But what about neglected verges?

This is a common question from people who oppose or are unfamiliar with verge gardening.

What if they don’t look after it?

Well, here are some photos I took of the council-maintained “grass” verge near my bus stop. It’s on a major road with houses backing on to it – which is presumably why council and not the residents maintain it.

Is there even a blade of grass in there or is it all weed, flattened every now and then by a mower pulled by a tractor? Note the grass in the raised bed, looks like it’s been recently sprayed – as have all the bits not accessible to brute force mowing.

And here’s another view. The edges aren’t done by a machine, it’s all sprayed with glyphosate. I know that its glyphosate because I asked council what their contractors who regularly wander around the streets were spraying.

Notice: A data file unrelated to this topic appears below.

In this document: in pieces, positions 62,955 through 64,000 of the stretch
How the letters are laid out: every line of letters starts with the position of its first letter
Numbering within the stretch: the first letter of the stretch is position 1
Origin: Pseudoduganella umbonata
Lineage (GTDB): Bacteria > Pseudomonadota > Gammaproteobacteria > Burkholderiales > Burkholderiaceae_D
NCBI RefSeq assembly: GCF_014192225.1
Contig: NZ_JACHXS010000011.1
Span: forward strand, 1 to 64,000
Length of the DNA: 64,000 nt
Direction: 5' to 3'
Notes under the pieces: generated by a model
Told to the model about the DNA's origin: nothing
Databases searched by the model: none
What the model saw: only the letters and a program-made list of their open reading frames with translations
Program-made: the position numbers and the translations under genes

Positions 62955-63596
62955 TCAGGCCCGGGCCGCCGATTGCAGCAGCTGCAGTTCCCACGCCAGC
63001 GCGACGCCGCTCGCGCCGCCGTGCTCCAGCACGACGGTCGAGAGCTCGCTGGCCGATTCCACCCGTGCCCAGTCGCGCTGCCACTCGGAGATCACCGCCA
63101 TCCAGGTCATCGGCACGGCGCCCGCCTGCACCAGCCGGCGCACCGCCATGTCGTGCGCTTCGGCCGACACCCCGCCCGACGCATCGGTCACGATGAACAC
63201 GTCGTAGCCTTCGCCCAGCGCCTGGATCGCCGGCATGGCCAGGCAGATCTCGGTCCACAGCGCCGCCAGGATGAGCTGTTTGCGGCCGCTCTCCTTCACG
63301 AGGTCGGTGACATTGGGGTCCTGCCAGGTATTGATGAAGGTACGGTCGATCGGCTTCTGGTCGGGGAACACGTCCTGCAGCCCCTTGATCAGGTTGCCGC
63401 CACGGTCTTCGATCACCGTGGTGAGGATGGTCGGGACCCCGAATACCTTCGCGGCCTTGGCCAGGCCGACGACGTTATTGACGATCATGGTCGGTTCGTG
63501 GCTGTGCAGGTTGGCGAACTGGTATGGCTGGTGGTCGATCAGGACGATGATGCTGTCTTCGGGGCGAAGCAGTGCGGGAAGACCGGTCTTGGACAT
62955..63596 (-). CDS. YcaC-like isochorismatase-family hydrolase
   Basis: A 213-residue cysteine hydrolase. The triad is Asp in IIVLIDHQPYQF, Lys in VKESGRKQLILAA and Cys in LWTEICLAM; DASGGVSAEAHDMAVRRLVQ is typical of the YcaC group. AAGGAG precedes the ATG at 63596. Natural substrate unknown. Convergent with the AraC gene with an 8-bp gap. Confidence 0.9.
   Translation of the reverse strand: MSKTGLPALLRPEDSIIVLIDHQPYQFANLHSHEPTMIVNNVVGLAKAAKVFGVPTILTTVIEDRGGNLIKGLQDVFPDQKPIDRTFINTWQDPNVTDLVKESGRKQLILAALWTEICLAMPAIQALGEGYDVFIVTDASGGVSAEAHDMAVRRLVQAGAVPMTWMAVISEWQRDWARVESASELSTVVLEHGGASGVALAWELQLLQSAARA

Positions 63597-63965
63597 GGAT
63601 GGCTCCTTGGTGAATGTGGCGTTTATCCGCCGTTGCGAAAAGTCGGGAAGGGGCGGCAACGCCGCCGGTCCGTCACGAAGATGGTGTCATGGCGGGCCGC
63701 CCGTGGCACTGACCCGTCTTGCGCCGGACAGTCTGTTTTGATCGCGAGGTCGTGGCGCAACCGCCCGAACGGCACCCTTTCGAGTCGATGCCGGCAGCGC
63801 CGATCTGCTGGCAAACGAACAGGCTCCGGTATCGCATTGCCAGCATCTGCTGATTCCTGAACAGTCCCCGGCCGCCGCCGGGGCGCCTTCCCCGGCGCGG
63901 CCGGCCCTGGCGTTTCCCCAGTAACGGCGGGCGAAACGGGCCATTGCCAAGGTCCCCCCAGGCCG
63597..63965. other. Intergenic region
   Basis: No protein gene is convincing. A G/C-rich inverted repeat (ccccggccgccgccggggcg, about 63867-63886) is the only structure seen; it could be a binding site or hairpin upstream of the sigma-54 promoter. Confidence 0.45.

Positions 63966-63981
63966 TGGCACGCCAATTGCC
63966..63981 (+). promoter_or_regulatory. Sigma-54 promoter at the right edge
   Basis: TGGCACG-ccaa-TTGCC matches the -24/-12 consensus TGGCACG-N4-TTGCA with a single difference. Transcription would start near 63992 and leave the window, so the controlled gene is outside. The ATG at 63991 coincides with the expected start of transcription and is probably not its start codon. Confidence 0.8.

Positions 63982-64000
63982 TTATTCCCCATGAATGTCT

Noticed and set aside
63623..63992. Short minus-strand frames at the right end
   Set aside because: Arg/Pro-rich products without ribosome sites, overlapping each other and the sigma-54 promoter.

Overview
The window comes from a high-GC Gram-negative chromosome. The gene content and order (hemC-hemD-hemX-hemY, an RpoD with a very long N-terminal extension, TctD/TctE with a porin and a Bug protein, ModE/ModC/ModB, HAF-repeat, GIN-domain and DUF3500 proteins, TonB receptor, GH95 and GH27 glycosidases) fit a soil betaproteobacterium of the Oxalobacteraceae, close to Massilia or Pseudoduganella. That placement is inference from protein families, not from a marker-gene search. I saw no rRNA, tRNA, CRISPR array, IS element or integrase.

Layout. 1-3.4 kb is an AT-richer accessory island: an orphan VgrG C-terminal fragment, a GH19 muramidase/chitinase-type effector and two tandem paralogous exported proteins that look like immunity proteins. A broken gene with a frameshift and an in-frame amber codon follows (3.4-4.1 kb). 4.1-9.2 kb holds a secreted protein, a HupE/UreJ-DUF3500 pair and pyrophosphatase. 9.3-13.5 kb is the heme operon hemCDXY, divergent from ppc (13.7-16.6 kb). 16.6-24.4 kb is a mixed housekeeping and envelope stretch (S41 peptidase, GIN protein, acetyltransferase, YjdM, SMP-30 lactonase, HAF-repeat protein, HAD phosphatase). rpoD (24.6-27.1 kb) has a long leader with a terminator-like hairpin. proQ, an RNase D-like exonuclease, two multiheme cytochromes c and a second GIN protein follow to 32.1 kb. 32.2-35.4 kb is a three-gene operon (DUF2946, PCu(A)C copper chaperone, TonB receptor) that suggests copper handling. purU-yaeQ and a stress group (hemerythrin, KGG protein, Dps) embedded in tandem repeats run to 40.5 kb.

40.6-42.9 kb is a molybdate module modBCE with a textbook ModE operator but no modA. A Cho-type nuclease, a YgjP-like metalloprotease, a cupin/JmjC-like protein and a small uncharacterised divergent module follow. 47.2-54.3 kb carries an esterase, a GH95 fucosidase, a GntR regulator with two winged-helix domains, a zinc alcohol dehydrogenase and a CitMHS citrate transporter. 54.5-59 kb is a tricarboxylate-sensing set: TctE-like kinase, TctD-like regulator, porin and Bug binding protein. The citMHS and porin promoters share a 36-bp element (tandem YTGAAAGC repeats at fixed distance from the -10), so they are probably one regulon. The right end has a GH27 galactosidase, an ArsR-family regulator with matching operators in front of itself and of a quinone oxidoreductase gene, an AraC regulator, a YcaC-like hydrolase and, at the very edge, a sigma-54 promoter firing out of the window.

If this is the standard that our verges have to beat in order to be presentable, it wouldn’t be hard to do – especially if you get the planting right using low maintenance, native plants.

Establishing that garden would be no harder and no more expensive than attempting to replace this mess with turf – and with less ongoing maintenance.

And there’s a second question – What if they move and the new residents don’t want a verge garden?

Well, that’s between the old and new resident – just like the garden within. The new resident can replace, maintain, or neglect a grass verge just as easily as they can a verge garden.